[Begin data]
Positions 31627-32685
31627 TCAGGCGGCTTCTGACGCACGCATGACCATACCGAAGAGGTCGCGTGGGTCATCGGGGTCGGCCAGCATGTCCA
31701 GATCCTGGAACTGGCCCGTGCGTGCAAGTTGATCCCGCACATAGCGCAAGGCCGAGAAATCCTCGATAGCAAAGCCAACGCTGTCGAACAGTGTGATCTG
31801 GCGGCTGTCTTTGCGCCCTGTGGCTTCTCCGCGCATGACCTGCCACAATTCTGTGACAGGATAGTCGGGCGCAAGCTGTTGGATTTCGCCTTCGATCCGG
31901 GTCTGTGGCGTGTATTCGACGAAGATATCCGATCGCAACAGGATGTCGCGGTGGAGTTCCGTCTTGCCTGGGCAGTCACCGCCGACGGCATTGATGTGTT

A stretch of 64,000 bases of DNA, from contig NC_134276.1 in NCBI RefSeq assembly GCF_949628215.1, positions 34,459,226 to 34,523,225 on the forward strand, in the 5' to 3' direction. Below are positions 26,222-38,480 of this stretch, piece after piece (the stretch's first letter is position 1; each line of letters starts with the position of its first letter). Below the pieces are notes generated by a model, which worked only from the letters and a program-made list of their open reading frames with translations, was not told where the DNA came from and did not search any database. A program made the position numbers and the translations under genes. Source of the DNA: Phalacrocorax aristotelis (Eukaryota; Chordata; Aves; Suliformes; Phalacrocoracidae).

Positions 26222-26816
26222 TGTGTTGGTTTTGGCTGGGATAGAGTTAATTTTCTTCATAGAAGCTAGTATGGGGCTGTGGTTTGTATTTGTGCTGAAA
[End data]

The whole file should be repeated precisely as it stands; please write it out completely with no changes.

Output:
Positions 31627-32685
31627 TCAGGCGGCTTCTGACGCACGCATGACCATACCGAAGAGGTCGCGTGGGTCATCGGGGTCGGCCAGCATGTCCA
31701 GATCCTGGAACTGGCCCGTGCGTGCAAGTTGATCCCGCACATAGCGCAAGGCCGAGAAATCCTCGATAGCAAAGCCAACGCTGTCGAACAGTGTGATCTG
31801 GCGGCTGTCTTTGCGCCCTGTGGCTTCTCCGCGCATGACCTGCCACAATTCTGTGACAGGATAGTCGGGCGCAAGCTGTTGGATTTCGCCTTCGATCCGG
31901 GTCTGTGGCGTGTATTCGACGAAGATATCCGATCGCAACAGGATGTCGCGGTGGAGTTCCGTCTTGCCTGGGCAGTCACCGCCGACGGCATTGATGTGTT

A stretch of 64,000 bases of DNA, from contig NC_134276.1 in NCBI RefSeq assembly GCF_949628215.1, positions 34,459,226 to 34,523,225 on the forward strand, in the 5' to 3' direction. Below are positions 26,222-38,480 of this stretch, piece after piece (the stretch's first letter is position 1; each line of letters starts with the position of its first letter). Below the pieces are notes generated by a model, which worked only from the letters and a program-made list of their open reading frames with translations, was not told where the DNA came from and did not search any database. A program made the position numbers and the translations under genes. Source of the DNA: Phalacrocorax aristotelis (Eukaryota; Chordata; Aves; Suliformes; Phalacrocoracidae).

Positions 26222-26816
26222 TGTGTTGGTTTTGGCTGGGATAGAGTTAATTTTCTTCATAGAAGCTAGTATGGGGCTGTGGTTTGTATTTGTGCTGAAA